Spring Semester 2007


Lab One: First Python Tutorial and Lab Assignment

Here's a picture of Nat Hayes (Metal) who will be teaching the first lab (12:45-2:40pm, SE045).

Thanks also to

Alexandra Botsford

Michael Cox

Doug Jessee

Chadwick Jones

Mike Jones

Danny Marsh

and Aaron Ofengender for their help in lecture Wed 01/10.

Today's lab will be a tutorial along the lines of the list of questions distributed in lecture yesterday.

Your first lab assignment is the problem listed in Lecture Notes Two.

It is due in Oncourse next Thursday at the end of the day.

Here's the Python text used in A201 (here's the text's home page).

Our tutorial starts with IDLE.

  1. Make sure you know how to start IDLE.

  2. At the prompt type some expressions and try to explain the results.

    The IDLE is especially good for evaluating expressions.

    Some of the simplest expressions are numbers.

    Numbers are of two different types: with and without a fractional part.

    We start by looking at integers first.

    So we evaluate simple expressions:

    1
    2
    5 - 3
    Expressions can use parens.

    Compare:

    2 * 3 + 4 with 2 * (3 + 4)
    2 - 3 + 4 with 2 - (3 + 4)

    Some operators might surprise us.

    Evaluate:

    2 / 3
    4 * 2 / 3
    4 * 2 / 3
    2 / 3 * 4
    2 * (3 / 4)

    Now you may recall how in A201 you may have been told that Python, like Alice, offers a virtual world.

    The world that Python offers is that of a names, for variables that could hold your values.

    So instead of putting a chicken on the stage we assign a value to a variable.

    Thus we need to discuss assignment statements such as these:

    n = 5
    n = n + 1

    You will understand that the equals sign is an assignment operator, so information travels right to left.

    This is a way to increment a variable by one.

  3. Let's now discuss this expression:

    2 + abs(-3)

    It should be clear what abs() does, it receive an argument and it returns a value.

  4. Another type that we need to study refers to strings.

    Expressions, involving strings:

    "straw" + "berry"
    (concatenation)

    "alf" * 2 + "a"
    (replication and concatenation)

    Strings are more complex than numbers, and that's where the analogy with Alice is stronger.

    Useful string methods:

    upper()
    lower()
    swapcase()
    capitalize()
    title()
    strip()
    replace(old, new, [max])

  5. The function raw_input( ) must be discussed by analogy with abs() mentioned earlier.

    It produces strings, which need to be converted if they are to be used as numbers.

    Now let's work out some problems:

    Problem One Write a program that produces this pattern:

         4
        4
       4
      4   4
     44444444
          4
          4
    Problem Two Do the same with a pattern made out of double quotes.
         "
        "
       "
      "   "
     """"""""
          "
          "
    Problem Three What would it take to write a program that produces this patern:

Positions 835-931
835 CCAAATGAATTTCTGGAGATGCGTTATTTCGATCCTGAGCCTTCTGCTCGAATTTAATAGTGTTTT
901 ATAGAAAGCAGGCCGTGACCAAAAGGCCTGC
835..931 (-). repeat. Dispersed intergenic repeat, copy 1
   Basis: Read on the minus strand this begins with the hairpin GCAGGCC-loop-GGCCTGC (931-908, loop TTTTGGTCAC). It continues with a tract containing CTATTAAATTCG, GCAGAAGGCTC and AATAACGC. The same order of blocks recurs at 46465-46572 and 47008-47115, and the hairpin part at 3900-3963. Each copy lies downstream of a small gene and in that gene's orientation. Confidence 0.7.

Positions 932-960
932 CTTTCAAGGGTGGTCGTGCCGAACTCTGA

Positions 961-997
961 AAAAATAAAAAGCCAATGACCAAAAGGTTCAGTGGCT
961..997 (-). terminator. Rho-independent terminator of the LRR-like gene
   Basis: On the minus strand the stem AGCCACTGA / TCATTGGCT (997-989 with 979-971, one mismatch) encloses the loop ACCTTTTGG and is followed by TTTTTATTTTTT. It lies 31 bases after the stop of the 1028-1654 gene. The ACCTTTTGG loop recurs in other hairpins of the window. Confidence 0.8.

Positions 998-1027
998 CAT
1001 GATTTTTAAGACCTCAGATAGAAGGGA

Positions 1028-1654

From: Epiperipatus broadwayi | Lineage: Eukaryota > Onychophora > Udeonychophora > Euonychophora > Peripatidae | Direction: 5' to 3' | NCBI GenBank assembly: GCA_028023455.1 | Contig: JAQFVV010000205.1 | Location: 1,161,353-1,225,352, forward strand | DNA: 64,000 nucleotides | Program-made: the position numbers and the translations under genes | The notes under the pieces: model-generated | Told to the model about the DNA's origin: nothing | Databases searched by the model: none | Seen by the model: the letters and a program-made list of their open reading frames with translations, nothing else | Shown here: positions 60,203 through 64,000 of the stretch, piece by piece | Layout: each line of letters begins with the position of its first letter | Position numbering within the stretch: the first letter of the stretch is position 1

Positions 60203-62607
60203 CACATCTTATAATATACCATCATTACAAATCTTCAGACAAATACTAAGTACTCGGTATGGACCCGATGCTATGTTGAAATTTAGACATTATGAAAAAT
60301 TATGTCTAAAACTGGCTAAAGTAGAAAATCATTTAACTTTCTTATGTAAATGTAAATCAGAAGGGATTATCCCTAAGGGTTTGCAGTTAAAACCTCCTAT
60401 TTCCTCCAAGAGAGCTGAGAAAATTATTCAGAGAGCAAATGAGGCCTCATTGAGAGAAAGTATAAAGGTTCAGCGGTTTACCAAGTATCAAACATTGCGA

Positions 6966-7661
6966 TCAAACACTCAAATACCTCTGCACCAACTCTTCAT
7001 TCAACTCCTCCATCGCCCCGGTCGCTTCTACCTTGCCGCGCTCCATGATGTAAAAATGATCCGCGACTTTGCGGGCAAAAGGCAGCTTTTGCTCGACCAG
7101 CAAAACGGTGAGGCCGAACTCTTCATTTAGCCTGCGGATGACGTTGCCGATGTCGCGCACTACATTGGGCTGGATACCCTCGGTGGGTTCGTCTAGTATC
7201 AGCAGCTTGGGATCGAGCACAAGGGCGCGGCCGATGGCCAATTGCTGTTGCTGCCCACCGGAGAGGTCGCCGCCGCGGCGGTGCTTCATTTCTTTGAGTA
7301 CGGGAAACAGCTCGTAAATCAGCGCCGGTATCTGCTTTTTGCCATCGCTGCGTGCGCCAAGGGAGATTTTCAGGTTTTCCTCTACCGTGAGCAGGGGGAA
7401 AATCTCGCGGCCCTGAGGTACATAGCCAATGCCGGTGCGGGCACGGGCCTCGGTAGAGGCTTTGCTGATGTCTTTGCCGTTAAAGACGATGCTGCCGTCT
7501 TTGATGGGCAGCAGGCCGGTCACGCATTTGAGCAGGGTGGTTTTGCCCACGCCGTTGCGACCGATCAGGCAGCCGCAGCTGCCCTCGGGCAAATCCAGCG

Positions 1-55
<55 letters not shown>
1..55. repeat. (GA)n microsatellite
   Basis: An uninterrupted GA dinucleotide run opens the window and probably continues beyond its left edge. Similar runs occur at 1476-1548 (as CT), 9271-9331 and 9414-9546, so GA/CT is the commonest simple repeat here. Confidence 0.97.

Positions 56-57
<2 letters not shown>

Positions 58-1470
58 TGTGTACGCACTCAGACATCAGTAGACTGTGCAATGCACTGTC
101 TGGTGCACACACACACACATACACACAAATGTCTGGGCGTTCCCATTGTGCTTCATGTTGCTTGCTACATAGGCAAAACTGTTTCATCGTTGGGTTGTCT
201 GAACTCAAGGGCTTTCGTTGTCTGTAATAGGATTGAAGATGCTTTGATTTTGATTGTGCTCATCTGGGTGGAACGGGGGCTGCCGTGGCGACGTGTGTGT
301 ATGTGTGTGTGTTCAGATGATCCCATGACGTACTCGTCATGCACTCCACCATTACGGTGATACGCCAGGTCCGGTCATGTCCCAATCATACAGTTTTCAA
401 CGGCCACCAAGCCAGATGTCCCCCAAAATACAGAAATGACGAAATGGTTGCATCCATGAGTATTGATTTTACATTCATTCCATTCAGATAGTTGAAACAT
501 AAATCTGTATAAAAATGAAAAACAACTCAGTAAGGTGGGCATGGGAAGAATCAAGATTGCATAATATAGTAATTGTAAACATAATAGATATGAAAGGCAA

.8.           8 888888888o          ,o888888o.
             .888.          8 8888    `88.       8888     `88.
            :88888.         8 8888     `88    ,8 8888       `8.
           . `88888.        8 8888     ,88    88 8888
          .8. `88888.       8 8888.   ,88'    88 8888
         .8`8. `88888.      8 8888888888      88 8888
        .8' `8. `88888.     8 8888    `88.    88 8888
       .8'   `8. `88888.    8 8888      88    `8 8888       .8'
      .888888888. `88888.   8 8888    ,88'       8888     ,88'
     .8'       `8. `88888.  8 888888888P          `8888888P'
    Problem Four Write a program that asks the user for the lengths of the sides of a rectangle.

    Then calculate and print the area of the triangle using Heron's formula.

    (How do you know the three sides form a triangle?).

    Problem Five Write an Eggy-Peggy translator: given a string, any string, the translator converts it to a new string by placing egg in front of every vowel.

    Problem Six Write a program that prompts the user for two integers and then prints

    • The sum
    • The difference
    • The product
    • The average
    • The distance (absolute value of the difference)
    • The maximum (the larger of the two )
    • The minimum (the smaller of the two)

    Here's how your program might work:

    frilled.cs.indiana.edu%java Two
    Please enter your first integer number, then press Enter.
    3
    Please enter your second integer number, then press Enter.
    6
    3 + 6 = 9
    3 - 6 = -3
    3 * 6 = 18
    avg(3, 6) = 4.5
    dist(3, 6) = 3
    max(3, 6) = 6
    min(3, 6) = 3
    frilled.cs.indiana.edu%

    You, of course, have to write a Python program.

    Problem Seven (Giving change) Implement a program that directs a cashier how to give change.

    The program has two inputs:

    • the amount due and
    • the amount received from the customer

    Compute the difference, and compute the

    • dollars,
    • quarters,
    • dimes,
    • nickels, and
    • pennies

    that the customer should receive in return.

    Here's how your program might work:

    frilled.cs.indiana.edu%java Six
    Type the amount due then press enter.
    3.72
    Type the amount received then press enter.
    5
    Give 1.28 in change as follows: 
       5 quarters
       0 dimes
       0 nickels
       3 cents
    frilled.cs.indiana.edu%java Six
    Type the amount due then press enter.
    
    0.08
    Type the amount received then press enter.
    
    0.5
    Give 0.42 in change as follows: 
       1 quarters
       1 dimes
       1 nickels
       2 cents
    frilled.cs.indiana.edu%

A few more notes will be added today, also the source code for the problems above.


Updated by Adrian German for A202/A598